Tarantulas and Cheeseburgers: Army Emphasizes Global Awareness
Matt Ryan, a member of the class of 2014 and Criminal Justice major, traveled to Cambodia as an ROTC Cadet.
It was deep fried, the size of a palm, dry, hairy and crunchy. When he bit into it, the tarantula didn’t have much of a taste ... maybe that was a good thing. Matt Ryan experienced a lot of new things while sharing some things from back home during his time in Cambodia this summer.
As a cadet in ROTC at the Mount, Matt was able to apply for, and was accepted into the Cultural Understanding and Language Proficiency (CULP) program based on several factors such as his GPA, physical fitness and entrance essay. Matt was willing to be sent anywhere in the world because he wanted the summer training that not many cadets get to experience.
CULP is a part of the Army’s mission to offer immersion experiences in which cadets can see different lifestyles, cultures, economic positions and viewpoints than those in the United States. The Army believes that language study and global awareness make the cadets more ready to work in the 21st century.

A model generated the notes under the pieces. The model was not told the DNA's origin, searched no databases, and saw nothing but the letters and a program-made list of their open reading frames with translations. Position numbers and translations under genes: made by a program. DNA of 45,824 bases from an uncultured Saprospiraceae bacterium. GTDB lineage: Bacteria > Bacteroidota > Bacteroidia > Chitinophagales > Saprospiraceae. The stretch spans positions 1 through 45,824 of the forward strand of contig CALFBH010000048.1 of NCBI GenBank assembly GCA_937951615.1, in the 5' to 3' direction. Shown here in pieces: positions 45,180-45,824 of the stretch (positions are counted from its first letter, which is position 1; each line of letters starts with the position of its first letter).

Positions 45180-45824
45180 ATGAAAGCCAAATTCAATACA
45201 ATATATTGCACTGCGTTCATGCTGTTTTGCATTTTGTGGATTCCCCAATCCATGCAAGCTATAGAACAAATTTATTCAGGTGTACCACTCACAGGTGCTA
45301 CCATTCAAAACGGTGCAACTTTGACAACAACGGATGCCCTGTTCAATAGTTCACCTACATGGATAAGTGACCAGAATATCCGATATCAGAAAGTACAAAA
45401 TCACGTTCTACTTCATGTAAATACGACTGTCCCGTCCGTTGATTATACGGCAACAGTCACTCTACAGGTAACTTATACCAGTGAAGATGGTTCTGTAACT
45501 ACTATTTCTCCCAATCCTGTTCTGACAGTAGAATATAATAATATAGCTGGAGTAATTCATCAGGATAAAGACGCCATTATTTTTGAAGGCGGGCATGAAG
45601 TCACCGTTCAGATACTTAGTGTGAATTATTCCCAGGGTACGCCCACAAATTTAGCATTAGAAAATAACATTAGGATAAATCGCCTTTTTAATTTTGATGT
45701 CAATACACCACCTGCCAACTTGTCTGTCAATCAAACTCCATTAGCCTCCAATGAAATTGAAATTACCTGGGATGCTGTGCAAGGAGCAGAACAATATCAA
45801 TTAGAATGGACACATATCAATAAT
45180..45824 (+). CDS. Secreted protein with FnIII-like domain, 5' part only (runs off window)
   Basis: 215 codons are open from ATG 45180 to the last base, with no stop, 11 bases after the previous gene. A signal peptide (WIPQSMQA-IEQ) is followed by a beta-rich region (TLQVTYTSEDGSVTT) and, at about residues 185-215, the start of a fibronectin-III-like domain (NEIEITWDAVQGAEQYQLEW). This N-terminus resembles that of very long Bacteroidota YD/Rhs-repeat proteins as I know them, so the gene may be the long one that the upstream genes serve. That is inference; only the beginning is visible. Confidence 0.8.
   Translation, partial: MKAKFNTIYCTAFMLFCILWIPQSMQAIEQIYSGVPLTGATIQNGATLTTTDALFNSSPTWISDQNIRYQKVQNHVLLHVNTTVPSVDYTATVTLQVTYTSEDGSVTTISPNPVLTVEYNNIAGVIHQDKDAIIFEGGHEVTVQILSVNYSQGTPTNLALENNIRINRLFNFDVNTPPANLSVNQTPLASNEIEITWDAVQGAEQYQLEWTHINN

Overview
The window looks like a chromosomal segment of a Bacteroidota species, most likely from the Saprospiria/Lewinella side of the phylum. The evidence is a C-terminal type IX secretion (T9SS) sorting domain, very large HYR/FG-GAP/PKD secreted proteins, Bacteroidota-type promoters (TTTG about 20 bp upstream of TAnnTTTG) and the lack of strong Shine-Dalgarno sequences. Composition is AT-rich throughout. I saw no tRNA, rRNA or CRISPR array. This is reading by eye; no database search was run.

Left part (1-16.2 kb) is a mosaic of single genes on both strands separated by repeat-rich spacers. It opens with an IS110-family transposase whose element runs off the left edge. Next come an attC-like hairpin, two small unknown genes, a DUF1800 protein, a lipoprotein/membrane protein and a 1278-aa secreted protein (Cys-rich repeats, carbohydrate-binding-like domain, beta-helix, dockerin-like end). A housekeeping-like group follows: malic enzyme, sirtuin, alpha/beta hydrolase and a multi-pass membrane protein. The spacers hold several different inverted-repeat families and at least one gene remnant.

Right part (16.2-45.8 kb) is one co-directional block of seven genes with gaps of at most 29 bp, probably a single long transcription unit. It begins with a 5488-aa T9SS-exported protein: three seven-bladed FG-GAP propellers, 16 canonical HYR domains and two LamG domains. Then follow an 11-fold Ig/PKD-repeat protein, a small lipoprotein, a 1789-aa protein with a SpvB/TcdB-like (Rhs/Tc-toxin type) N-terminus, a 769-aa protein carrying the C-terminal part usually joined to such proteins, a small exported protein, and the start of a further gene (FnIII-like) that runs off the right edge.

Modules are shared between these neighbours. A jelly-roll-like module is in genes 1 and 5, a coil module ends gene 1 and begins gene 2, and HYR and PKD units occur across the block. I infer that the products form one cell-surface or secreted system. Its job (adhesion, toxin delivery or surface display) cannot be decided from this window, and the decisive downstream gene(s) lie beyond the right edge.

Part of Matt’s mission was to teach English to the Cambodian (Khmer) military at the National Defense University. As a junior in college, he stood before 26 Khmer lieutenants and warrant officers ranging in ages from 23-30. He explained English idioms, taught vocabulary and shared American culture. He felt like a “rockstar” with all of the attention he received because the students wanted to learn everything about America. “All of the people were so friendly, outgoing and easy to joke around with,” Matt explains.
After teaching, Matt and the other cadets would explore the capital city of Phnom Penh. He saw what he had only read about in history textbooks when the group visited the “killing fields" where more than one million citizens were killed during the Khmer Rouge regime from 1975-1979. “They were awful to see," Matt observed, “They have not been completely cleaned up so there are still teeth and bones all over the trails you walk to tour the fields.” Matt and the other cadets also traveled to Siem Reap to see the Angkor Wat, the largest Hindu temple complex in the world.
The tarantula might have been a once in a lifetime kind of meal. By the end of the 12 day deployment, Matt was tired of rice, which he ate at almost “every meal." In fact, he couldn’t wait for a "good, old, plain American cheeseburger."
Army information courtesy of: http://www.rotc.usaac.army.mil/culp/